Ceud mille failte*, y’all

Ceud mille failte*, y’all: After my recent visit to the Scottish highlands, I guess it’s only appropriate that on Saturday or Sunday, I attend the Tennessee Highland Games. There will be plenty of bagpipes and kilt-wearing (not by me, however) and battle axe throwing competitions (again, not by me). I’ve already tried haggies, so I can skip that if it’s offered. The venue is one of Middle Tennessee’s more unique settings and it should be beautiful weather. The event’s website says, “no pets,” but personally, I think they should make exceptions for certain breeds.

*”A hundred thousand welcomes” (Gaelic)

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That Wal-mart ad won’t leave me alone

That Wal-mart ad won’t leave me alone: Apparently, Wal-mart’s attempt to get cool with a social network for teenage shoppers has folded after ten weeks. (Who could have seen that one coming?) Two things: Wal-mart is calling the defunct site a “promotion,” which I find refreshingly honest, except “demotion” is perhaps a more accurate word. I’m guessing they’ve diverted the budget they’re saving by shuttering TheHub into a Google Adwords campaign specifically targeting me. I think that because every site with Google Adsense display ads I have visited for the past 48 hours has a large version of the Wal-Mart ad displayed to the left of this post. Also, I find it creepy that they have included “Nashville” in such large type (for those merely stumbling upon this blog, Nashville is where I live, not some new type of Wal-Mart music download service). Also strange is that over-powering TM mark. What’s with that?

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Amazon marketing alegbra quiz (If A+S3-A9=X, What is the value of X?)

Amazon marketing alegbra quiz (If A+S3-A9=X, What is the value of X?): I guess the other two people and I who used the A9 Toolbar are scratching our heads wondering why Amazon took down the service when it didn’t “gain traction,” according to reports. Not that the A9 diary I kept of sites I wanted to re-visit was exactly “mission critical,” but it had become a pattern of how I work. It’s not that big a deal, but I liked it and trusted that it would be around — heck, it was Amazon offering it, not some Web 2.0 startup, for goodness sakes. Well, bye-bye A9 tool bar. And bye-bye my diary. I will praise Amazon for at least providing me with a simple way to recover the data I’d been recording — I’d be much more ticked now, if they hadn’t.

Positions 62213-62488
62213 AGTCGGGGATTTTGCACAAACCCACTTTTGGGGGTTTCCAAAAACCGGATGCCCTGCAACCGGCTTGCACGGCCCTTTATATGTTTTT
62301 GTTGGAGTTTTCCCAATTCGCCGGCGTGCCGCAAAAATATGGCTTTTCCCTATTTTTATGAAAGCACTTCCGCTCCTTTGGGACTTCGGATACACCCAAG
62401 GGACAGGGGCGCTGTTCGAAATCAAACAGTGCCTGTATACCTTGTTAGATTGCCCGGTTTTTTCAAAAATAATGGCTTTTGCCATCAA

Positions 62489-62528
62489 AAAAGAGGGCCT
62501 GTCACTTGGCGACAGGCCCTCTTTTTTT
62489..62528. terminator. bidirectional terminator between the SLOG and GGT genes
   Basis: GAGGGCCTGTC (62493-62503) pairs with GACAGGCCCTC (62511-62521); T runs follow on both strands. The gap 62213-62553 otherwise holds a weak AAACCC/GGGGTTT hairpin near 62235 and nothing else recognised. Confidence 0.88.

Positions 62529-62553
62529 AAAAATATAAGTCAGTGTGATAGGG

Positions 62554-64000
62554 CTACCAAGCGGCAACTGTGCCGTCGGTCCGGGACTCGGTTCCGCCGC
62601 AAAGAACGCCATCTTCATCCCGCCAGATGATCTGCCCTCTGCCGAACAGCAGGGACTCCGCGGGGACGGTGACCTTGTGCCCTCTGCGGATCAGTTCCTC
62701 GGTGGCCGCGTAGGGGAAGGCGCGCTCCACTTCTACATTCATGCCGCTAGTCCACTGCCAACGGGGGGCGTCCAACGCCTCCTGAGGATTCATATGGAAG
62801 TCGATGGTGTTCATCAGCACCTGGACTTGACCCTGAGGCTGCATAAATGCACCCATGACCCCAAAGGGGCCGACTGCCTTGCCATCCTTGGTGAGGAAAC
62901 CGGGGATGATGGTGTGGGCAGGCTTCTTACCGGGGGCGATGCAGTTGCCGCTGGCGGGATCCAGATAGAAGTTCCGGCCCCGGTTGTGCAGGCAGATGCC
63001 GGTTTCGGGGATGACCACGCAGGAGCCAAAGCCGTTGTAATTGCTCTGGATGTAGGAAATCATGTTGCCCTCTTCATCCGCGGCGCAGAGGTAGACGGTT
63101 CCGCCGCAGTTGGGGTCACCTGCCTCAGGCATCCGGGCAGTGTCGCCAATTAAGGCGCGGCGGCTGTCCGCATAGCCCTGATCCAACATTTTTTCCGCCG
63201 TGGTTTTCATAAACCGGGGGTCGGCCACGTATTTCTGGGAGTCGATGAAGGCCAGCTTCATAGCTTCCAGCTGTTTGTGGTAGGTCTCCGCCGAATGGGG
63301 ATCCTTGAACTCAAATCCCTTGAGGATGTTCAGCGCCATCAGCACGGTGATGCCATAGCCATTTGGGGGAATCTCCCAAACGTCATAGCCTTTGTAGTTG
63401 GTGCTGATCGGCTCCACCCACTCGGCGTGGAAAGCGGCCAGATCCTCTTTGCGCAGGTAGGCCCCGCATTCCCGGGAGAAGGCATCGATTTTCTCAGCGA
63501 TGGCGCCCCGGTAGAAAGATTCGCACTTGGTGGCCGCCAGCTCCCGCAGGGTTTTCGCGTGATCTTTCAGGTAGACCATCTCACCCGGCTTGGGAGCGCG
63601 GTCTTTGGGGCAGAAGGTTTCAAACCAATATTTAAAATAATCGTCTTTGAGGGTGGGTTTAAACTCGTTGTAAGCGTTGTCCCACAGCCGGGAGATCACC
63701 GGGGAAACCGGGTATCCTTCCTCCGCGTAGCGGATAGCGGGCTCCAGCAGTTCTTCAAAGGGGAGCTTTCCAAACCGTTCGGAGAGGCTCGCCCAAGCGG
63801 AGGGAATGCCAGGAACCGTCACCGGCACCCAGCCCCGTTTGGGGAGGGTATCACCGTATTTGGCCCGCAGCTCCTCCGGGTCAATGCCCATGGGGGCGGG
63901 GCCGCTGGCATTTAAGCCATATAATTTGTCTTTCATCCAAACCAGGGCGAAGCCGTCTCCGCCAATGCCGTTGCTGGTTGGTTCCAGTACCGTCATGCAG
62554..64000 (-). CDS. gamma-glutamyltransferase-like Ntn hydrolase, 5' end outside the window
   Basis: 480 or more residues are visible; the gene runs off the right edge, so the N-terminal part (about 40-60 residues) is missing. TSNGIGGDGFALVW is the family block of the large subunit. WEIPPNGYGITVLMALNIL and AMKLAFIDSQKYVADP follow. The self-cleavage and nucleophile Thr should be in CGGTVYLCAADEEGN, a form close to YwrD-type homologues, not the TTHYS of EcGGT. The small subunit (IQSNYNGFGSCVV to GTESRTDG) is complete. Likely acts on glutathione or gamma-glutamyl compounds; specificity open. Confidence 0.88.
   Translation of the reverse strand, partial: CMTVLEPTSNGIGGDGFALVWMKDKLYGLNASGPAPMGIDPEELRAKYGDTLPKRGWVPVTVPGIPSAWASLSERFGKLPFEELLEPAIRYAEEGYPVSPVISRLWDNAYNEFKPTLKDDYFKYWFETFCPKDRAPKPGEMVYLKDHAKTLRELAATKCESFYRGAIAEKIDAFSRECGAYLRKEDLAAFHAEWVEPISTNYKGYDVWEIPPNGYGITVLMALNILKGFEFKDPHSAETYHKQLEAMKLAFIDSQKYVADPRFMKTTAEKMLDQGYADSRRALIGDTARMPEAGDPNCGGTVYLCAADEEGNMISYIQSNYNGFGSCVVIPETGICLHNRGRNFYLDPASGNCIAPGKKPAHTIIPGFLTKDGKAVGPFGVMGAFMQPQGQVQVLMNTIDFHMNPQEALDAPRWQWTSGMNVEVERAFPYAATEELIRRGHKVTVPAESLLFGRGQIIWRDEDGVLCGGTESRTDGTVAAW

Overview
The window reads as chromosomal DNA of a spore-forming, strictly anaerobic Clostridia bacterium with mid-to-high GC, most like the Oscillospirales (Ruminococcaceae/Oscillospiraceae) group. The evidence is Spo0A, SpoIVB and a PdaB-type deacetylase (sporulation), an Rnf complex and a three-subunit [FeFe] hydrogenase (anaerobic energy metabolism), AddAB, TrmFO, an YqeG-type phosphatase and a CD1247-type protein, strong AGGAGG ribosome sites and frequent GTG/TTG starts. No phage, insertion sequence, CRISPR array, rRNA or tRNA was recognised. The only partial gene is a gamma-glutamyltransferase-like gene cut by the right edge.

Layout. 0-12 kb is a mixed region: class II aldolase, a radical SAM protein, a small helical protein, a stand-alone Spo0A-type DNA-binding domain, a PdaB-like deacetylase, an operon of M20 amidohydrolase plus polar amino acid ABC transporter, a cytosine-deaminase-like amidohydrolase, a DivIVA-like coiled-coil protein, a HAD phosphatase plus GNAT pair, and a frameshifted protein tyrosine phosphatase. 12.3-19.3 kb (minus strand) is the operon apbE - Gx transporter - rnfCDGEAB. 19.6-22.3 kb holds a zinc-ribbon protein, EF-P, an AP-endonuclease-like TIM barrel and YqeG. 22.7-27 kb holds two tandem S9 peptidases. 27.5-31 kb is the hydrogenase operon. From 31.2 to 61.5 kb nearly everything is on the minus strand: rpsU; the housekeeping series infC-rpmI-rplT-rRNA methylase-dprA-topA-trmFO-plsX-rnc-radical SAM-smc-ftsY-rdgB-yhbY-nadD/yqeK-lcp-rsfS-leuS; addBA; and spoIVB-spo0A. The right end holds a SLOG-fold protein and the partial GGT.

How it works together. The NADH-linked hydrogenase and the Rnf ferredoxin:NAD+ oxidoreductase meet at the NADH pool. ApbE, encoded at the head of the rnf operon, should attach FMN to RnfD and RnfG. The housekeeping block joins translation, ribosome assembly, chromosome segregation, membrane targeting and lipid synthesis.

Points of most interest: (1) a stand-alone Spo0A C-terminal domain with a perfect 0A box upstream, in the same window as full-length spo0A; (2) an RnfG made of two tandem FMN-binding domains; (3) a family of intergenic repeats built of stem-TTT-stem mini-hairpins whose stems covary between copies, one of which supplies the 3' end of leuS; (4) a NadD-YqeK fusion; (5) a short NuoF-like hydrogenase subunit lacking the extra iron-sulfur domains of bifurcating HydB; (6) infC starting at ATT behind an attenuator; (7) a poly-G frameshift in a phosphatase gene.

But the bigger question is this: What happens if S3, the Amazon strategy to get businesses and individuals to use Amazon servers for all types of mission-critical, business and personal data storage and functions, doesn’t “gain traction” beyond early-adopting geeks who will try anything for a good blog post. (Okay, I plead guilty.) First off, all the savings Jeremy Zawodny can justify for using S3 will need to be balanced against the price of anxiety and prudence one must invest in making “what if” plans for potential future changes in Amazon strategy. Zawodny’s “energy savings” could be negated by investments one should consider in making sure business data is backed up and available locally, as well as on Amazon’s servers. I mean, just in case of the “traction” thing.

Granted, the A9 toolbar is a weak give-away product when compared with the innovative and business-changing potential of S3. Really, S3 is an amazing and bold strategy and could be a huge hit for Amazon, and a tremendous product for businesses and individuals. But what if it isn’t? And pulling A9 right now is a reminder to those of us who follow these types of things that even great companies don’t always get it right 100% of time.

No matter what, I think it’s not the best marketing algebra to add S3 and subtract A9 at the same time.

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